Ferrari 126 C2

Ferrari 126 C2

by Luca Dal Monte

At the end of the season, Frank Williams will say, “We are winning a world title that four different Ferrari drivers could have won.” Such is the quality of the Ferrari 126 C2 and the superiority it shows on the track. But fate decides otherwise. The 1982 season is tragic. One of Maranello’s drivers loses his life. A second sees his career end prematurely. The other two will experience days of glory without being able to lay hands on the world crown.

Having finally found the perfect balance regarding the turbocharged engine, the 126 C2 is the masterpiece chassis of an engineer as brilliant as few others – responsible for Hunt’s Hesketh in ’75 and Scheckter’s Wolf in ’77. The C2 is the first Ferrari that Harvey Postlethwaite designs after his arrival in Maranello. In all likelihood, the C2’s chassis is the best ever produced by Ferrari, making it the best wing car in circulation. The C2’s chassis is made of honeycomb panels, which, while not new to Formula 1, in 1982 are new for Ferrari. Until this moment, Ferrari historically worked on a tubular chassis stiffened by aluminum panels.

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Gilles Villeneuve: He was the anticipated protagonist of the season. He finishes second at Imola behind his teammate Pironi in a Grand Prix marked by huge controversy. San Marino ’82 is Gilles’ last race, as he tragically loses his life during qualifying for the Belgian Grand Prix at Zolder two weeks later.

Didier Pironi: He wins at Imola by interpreting team orders in his own way, perhaps intentionally ambiguous, sparking controversies that will never end. He wins again at Zandvoort. He finishes second in Monaco and at Brands Hatch, and third in Detroit and at Paul Ricard. In Hockenheim, he suffers a serious accident with a dynamic quite similar to the one that cost Gilles his life. It marks the end of his career and farewell to his world championship dreams.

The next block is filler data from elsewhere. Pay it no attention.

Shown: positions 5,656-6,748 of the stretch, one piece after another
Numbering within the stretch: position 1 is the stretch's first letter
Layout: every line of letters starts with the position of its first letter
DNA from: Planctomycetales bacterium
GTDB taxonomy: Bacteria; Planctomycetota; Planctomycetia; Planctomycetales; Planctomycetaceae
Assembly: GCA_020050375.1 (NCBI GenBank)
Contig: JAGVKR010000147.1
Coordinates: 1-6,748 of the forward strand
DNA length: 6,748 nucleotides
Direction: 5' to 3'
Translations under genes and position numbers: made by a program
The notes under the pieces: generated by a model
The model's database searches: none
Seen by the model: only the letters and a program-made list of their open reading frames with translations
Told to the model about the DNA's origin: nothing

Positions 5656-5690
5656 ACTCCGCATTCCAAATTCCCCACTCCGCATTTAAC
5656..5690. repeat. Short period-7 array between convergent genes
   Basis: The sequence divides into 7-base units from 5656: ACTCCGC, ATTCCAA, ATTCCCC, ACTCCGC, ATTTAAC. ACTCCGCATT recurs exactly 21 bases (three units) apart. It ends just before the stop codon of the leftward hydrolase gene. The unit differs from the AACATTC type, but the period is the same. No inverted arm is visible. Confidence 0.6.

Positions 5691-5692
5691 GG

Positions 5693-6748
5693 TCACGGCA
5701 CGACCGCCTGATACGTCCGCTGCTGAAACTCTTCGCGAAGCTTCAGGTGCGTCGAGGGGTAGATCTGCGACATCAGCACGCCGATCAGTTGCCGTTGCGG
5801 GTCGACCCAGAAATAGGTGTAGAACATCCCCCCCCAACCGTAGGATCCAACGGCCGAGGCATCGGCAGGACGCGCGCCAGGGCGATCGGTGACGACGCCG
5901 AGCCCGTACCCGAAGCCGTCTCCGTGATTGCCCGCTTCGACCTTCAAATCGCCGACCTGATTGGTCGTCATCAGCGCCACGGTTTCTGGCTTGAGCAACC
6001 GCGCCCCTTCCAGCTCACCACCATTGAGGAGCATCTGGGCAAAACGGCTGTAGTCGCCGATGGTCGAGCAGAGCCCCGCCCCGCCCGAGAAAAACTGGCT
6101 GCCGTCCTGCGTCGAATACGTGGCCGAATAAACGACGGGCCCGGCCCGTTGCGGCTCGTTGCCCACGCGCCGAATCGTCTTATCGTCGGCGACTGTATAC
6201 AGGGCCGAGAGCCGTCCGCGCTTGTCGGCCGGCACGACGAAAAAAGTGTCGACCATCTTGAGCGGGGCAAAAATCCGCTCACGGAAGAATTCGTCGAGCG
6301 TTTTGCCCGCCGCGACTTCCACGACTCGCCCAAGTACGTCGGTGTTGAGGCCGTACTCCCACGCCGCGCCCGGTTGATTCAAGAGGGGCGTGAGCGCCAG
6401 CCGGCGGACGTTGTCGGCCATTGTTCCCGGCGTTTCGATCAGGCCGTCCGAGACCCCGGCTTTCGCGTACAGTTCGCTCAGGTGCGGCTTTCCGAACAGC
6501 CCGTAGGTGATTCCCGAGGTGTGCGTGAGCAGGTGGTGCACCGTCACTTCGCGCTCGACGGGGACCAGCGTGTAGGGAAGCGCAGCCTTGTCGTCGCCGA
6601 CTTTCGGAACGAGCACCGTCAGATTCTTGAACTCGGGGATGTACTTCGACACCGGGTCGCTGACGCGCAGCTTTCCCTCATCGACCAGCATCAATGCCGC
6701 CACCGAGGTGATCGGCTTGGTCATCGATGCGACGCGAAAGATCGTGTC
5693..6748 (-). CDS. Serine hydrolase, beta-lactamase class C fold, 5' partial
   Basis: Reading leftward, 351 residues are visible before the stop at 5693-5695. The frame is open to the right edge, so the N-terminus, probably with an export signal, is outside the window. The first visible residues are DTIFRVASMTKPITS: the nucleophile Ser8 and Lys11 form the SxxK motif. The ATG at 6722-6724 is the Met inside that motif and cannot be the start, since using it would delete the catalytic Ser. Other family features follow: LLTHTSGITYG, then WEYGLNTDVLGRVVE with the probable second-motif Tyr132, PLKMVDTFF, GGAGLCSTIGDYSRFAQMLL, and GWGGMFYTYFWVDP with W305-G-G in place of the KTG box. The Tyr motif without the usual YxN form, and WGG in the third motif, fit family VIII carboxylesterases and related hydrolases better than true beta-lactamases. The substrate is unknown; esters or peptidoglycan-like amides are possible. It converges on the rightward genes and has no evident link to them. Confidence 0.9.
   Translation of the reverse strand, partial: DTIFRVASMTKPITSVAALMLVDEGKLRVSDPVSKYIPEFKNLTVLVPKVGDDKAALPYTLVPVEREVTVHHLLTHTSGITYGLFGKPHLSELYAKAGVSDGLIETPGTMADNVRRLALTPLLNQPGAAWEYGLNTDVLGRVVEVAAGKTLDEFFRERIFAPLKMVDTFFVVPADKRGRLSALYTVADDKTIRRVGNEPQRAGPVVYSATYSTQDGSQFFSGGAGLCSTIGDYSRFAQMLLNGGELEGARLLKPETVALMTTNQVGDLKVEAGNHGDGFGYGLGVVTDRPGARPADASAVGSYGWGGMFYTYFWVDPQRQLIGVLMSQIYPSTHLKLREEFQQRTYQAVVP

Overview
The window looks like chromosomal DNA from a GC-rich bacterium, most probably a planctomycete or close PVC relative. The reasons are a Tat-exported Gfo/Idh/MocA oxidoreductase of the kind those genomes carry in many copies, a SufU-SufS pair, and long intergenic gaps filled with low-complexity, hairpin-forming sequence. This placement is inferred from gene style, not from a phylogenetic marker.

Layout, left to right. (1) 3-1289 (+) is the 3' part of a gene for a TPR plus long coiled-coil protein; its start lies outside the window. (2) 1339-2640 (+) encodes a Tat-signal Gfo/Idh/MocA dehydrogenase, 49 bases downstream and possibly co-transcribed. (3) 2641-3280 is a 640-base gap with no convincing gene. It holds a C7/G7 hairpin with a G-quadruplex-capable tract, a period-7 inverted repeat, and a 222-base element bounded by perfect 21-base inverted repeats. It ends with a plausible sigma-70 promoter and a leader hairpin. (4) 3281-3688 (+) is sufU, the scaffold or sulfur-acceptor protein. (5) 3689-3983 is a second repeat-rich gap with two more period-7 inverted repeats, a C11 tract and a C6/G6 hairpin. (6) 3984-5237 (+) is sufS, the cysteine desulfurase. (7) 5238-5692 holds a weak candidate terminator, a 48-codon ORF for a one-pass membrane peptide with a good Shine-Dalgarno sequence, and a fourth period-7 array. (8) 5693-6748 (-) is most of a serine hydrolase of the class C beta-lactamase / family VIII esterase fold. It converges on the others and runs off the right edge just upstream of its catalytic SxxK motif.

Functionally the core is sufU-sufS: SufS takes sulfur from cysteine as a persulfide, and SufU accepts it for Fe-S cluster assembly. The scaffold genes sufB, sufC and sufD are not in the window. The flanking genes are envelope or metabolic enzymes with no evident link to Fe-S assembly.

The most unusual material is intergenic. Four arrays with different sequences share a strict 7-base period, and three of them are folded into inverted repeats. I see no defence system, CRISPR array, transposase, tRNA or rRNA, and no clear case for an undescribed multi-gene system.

Patrick Tambay: Called upon to replace Gilles in the Ferrari number 27, he responds in kind by winning at Hockenheim and standing on the podium at Brands Hatch and Monza. Physical pains from the aftermath of an old accident prevent him from participating in two races and shatters any world championship ambitions.

Mario Andretti: Enzo Ferrari asks him to race for his team at Monza. Gilles is no longer, Tambay is in pain, Pironi is convalescing. Mario answers the call. On Wednesday, he takes the first plane to Malpensa. On Thursday, he sits behind the wheel of the 126 C2 for the first time. On Saturday, at Monza, he secures pole position for the 1982 Italian Grand Prix. He finishes the race in third places in a celebration of Ferrari fans.

Our model cars:

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Regarding aerodynamics, Ferrari spends long sessions with the C2 in the wind tunnel at the Pininfarina HQ, on the outskirts of Turin. On its first outing, Villeneuve shatters the Fiorano track record, lowering it in one fell swoop by one second and 36/100. Despite the tragedies, the 126 C2 brings the Constructors’ World Championship back to Maranello.

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